Leadership and the Environment


203: Hunter Lovins, part 1: A Finer Future

Ep. 203

A friend introduced me to Hunter and I met her in person a day she was teaching in Bard's MBA program.

We start with Limits to Growth, the 30-year update (the book, a synopsis), preparing to talk about her new book, A Finer Future, which follows its tradition.

I felt the root of our conversation was responsibility. We know what to do. We don't need more technology.

We lack political will -- leadership. I hear it over and over.

We cover her history, experience working on sustainability, and the people she's worked with. She works with organizations, in contrast with many environmental groups, though she works to replace them, when appropriate.

The big view that got me thinking was the inevitability of the energy transition she expects by 2030. I'm cautiously optimistic about it. You have to hear it in her terms.

I recommend the videos she described Tony Seba (his Colorado Renewable Energy Society (CRES) talk and his World Affairs talk).

First, wait until you hear what she says about the economic transition.

More Episodes


354: Harvard Global Health Institute Director Ashish Jha, part 1: Front Line Pandemic Leadership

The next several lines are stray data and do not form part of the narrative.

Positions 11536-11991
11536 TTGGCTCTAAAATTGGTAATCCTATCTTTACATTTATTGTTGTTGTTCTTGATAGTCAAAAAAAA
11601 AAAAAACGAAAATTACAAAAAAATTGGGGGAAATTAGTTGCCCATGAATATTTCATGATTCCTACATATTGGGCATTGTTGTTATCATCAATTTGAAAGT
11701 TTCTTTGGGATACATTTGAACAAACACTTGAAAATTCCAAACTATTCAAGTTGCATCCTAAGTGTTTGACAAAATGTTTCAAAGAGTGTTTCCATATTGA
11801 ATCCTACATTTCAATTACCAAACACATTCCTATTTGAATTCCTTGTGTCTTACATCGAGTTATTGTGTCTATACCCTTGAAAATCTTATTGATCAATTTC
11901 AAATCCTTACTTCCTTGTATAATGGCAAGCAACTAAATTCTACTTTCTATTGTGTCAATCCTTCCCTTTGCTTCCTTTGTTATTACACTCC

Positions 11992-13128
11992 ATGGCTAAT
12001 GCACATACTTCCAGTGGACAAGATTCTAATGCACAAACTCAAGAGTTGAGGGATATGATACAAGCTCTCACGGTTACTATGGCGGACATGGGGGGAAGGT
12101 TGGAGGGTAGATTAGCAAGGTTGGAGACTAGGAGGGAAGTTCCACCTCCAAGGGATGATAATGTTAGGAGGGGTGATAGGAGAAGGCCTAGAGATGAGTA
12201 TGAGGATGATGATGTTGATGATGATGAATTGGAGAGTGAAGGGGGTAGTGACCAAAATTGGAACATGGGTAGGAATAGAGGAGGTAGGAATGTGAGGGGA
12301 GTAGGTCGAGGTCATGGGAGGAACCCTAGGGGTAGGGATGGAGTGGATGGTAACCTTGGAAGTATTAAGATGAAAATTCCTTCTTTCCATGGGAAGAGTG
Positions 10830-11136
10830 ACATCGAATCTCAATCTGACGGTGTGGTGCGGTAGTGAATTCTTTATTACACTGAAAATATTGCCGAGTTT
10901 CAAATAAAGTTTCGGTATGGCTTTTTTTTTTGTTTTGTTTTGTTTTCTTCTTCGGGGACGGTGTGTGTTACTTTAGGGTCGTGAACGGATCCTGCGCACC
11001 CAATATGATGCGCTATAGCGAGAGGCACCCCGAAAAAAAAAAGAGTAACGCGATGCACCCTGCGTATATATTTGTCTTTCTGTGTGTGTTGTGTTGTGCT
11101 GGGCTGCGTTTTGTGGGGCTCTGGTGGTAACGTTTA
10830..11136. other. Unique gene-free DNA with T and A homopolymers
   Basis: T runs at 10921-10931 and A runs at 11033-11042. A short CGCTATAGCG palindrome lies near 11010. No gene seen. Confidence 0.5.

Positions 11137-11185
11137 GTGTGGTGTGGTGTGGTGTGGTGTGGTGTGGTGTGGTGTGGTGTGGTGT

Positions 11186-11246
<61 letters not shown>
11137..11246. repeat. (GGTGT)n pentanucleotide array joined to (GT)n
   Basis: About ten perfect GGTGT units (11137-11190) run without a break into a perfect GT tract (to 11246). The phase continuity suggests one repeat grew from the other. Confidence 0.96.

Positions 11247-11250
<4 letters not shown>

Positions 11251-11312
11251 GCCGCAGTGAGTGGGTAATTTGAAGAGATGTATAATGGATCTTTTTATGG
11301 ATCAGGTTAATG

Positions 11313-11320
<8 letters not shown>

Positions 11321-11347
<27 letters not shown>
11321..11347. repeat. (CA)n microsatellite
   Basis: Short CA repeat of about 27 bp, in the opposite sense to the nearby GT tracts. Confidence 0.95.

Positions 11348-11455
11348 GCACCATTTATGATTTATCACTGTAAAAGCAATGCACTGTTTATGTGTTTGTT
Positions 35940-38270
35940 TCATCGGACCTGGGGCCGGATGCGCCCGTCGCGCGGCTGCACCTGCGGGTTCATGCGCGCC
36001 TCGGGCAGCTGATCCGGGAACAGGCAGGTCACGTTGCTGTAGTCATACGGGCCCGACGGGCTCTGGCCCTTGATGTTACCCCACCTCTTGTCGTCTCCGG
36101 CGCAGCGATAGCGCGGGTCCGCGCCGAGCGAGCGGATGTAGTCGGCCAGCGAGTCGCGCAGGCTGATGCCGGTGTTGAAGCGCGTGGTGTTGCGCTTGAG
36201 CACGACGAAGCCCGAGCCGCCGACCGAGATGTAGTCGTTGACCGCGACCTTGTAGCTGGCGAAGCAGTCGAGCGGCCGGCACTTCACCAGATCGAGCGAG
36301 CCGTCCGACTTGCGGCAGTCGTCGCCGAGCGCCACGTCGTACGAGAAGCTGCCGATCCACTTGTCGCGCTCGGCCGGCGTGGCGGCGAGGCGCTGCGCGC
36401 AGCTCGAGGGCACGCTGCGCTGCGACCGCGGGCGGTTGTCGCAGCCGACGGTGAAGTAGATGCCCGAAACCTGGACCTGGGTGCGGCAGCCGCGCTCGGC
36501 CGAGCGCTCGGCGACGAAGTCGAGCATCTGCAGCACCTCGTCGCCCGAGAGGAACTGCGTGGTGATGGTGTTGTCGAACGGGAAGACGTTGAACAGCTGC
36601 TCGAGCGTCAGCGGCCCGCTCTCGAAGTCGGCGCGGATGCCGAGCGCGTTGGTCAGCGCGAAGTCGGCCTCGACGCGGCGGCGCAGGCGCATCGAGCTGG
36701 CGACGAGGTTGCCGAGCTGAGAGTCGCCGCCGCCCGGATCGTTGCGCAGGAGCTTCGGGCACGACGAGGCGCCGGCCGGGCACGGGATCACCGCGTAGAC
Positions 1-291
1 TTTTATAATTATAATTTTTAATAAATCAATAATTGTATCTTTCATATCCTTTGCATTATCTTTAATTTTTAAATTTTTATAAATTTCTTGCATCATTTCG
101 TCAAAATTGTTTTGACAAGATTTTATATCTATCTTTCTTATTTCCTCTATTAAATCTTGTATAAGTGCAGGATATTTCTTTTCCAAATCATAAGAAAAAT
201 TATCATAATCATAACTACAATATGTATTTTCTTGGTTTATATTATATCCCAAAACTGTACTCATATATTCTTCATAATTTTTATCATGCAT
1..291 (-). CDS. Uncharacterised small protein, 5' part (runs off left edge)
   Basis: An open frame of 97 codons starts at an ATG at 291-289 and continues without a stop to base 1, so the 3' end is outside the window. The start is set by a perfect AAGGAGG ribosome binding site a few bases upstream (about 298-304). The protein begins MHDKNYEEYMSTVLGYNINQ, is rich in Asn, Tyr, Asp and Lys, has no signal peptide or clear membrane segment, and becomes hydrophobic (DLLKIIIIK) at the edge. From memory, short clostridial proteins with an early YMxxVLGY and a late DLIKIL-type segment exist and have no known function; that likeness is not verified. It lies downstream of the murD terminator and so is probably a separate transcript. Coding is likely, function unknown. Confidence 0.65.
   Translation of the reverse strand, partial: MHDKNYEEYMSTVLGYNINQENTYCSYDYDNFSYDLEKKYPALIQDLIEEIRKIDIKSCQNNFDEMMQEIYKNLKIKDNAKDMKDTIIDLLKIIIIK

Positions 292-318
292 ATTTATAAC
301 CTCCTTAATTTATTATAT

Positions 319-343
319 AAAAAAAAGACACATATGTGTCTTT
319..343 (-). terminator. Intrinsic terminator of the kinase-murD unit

Ep. 354
If you've followed sensible, expert advice on the pandemic, you've probably read or seen Ashish Jha in the New York Times, The Atlantic, CNN, Washington Post, and everywhere. On Tuesday he testified to the US Senate.He's Harvard's Global Health Institute's Director. Over 200,000 people have taken his online Harvard courses, which you can for free. Over 80,000 took Ebola, Preventing the Next Pandemic and over 120,000 took Improving Global Health: Focusing on Quality and Safety. As it turns out, we were college teammates on the ultimate frisbee team.I'll link to a few top articles by him. With so many interfaces between the pandemic and us---health, government, research, policy, etc---you can read a lot of his views and experiences from different sources.I wanted to bring the personal side of leading on the front lines and top levels of a pandemic---how do doctors and public health experts feel about people not following advice, facing triage decisions, how to be heard, and what affects a doctor personally. We talk about leadership, the intersection between the pandemic and the environment, which overlaps with his directorship and courses, and more.By the way, he created his Ebola course five years before this pandemic and predicted much of it, as did many. If predicting what's happened so far isn't enough reason to follow his advice, I don't know what is. Let's wear those masksAshish's faculty profileCoronavirus Testing Needs to Triple Before the U.S. Can Reopen, Experts Say, NY Times article quoting AshishIn the W.H.O.’s Coronavirus Stumbles, Some Scientists See a Pattern, NY Times article quoting Ashish Pandemic Expert Dr. Ashish K. Jha ’92: “We Will Get Through This.”How We Beat Coronavirus, The AtlanticHere's the reason we are still shut down right now, CNN video